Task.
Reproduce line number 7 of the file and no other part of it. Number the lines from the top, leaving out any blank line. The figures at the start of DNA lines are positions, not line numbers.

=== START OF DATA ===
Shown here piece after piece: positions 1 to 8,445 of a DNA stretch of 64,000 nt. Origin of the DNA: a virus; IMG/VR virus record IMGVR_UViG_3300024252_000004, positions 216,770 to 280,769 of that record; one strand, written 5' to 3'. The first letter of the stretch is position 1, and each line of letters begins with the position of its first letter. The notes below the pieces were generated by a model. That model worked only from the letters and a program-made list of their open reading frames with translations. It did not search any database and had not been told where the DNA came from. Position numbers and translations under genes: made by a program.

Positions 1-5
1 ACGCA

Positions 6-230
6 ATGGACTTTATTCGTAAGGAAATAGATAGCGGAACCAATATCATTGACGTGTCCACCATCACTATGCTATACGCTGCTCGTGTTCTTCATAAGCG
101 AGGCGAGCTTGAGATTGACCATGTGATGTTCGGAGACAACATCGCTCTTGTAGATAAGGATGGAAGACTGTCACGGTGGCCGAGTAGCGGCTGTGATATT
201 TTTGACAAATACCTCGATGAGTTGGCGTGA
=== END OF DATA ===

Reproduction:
201 TTTGACAAATACCTCGATGAGTTGGCGTGA